Late Paleoproterozoic Terrane Accretion in Northwestern Canada and the Case for Circum-Columbian Orogenesis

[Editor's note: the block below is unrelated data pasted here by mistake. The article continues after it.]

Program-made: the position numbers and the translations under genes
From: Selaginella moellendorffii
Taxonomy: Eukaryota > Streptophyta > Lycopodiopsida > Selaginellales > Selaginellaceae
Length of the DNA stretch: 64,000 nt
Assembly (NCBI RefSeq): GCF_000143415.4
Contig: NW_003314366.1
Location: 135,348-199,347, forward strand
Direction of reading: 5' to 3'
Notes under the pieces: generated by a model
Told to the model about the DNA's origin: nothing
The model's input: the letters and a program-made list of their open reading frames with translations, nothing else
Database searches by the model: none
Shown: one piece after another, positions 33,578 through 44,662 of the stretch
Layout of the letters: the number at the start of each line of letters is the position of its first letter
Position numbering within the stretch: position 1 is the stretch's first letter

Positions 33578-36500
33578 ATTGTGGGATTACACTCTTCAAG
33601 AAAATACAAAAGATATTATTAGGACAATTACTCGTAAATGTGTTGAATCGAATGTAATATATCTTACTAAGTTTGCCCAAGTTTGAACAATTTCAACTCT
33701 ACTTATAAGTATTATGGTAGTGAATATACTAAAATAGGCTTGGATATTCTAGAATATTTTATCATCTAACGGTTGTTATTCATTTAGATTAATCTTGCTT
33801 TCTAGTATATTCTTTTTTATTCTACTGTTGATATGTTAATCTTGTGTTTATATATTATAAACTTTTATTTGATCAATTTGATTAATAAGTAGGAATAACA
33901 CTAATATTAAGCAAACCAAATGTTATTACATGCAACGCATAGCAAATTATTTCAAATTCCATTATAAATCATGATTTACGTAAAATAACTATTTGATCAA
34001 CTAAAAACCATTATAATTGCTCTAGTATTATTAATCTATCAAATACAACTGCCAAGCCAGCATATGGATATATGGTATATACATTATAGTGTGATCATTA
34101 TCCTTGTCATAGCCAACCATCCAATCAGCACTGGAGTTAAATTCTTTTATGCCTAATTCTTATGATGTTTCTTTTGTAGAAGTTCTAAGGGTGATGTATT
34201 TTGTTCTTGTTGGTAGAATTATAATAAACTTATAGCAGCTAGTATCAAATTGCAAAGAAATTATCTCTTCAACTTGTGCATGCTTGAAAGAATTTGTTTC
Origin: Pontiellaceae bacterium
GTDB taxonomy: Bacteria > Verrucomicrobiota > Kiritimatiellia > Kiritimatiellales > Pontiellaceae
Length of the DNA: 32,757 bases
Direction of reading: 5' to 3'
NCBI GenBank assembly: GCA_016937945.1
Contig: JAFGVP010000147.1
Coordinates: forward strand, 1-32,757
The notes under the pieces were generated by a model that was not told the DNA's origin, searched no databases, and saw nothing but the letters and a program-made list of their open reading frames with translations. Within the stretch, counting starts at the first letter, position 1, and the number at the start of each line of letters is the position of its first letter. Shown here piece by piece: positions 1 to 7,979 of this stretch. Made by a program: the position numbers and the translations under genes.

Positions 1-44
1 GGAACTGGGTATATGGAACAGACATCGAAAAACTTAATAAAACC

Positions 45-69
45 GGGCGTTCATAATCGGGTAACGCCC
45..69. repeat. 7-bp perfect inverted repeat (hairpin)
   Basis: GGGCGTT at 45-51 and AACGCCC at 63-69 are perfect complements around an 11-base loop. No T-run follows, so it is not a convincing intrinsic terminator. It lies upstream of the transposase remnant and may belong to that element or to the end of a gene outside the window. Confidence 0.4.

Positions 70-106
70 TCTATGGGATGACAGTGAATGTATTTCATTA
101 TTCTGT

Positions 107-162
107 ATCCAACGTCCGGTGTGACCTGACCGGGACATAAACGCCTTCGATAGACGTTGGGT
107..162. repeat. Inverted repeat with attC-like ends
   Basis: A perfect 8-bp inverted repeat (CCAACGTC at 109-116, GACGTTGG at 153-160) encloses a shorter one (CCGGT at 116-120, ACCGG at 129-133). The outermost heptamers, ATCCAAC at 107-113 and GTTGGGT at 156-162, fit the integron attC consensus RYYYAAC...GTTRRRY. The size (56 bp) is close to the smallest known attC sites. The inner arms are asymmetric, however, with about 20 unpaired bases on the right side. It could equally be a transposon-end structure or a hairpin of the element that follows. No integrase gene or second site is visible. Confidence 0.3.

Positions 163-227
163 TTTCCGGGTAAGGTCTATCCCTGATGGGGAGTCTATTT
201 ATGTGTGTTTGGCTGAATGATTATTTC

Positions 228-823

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The reconstruction of the paleocontinental configuration involving ancestral North America (Laurentia) at the Paleoproterozoic–Mesoproterozoic boundary has been developed in the last 30 years with different scenarios being proposed and different combinations of landmasses assembled together. However, the lack of information for the northwestern side of the North American craton has so far been an obstacle for the complete paleocontinental reconstruction and its tectonic history. Here we provide new age determinations on rocks of the Wernecke Supergroup and of the Wernecke Breccia of the Wernecke Mountains in Yukon to provide a more complete picture of the entire North American craton and its possible conterminous at 1600 Ma. The six youngest U–Pb ages of the detrital zircon from quartz sandstones of the Wernecke Supergroup suggest that the sedimentary succession is as old as 1640 Ma. Lu–Hf garnet ages on garnet bearing schists of the Fairchild Lake Group (lower Wernecke Supergroup) give a bimodal population of ages of approximately 1600 Ma and 1370 Ma: the first age is related to the Racklan Orogeny, and the younger event is likely attributable to a reheating episode (Hart River Sills emplacement). The younger age of the Wernecke Supergroup puts into question the previous model concerning the emplacement of the Bonnet Plume River Intrusions, and requires the development of a new tectonic model for the northwestern margin of Laurentia. This new model involves obduction of an exotic terrane on top of the Wernecke Supergroup during the latest phases of the Racklan Orogeny (ca. 1600 Ma). This exotic terrane, herein called Bonnetia, contains rocks of the Bonnet Plume River intrusions and of the Slab volcanics. During the hydrothermal event that led to the emplacement of the Wernecke Breccia, clasts and megaclasts of the overlying Bonnetia foundered down to the breccia pipes to the level of the Wernecke Supergroup, and this dynamic explains the existence of older rocks engulfed within a younger sedimentary succession. The Racklan Orogeny is now interpreted as a northwestern expression of the Mazatzal Orogeny of southwestern United States, and of the Labradorian Orogeny of eastern Canada which was in turn connected with the Gothian Orogeny of Scandinavia. The connection among these orogenic events makes plausible the hypothesis of a circum-Laurentian orogenic belt with possible extensions in other landmasses (Australia, Antarctica, Siberia, or China) where coeval deformation belts are present.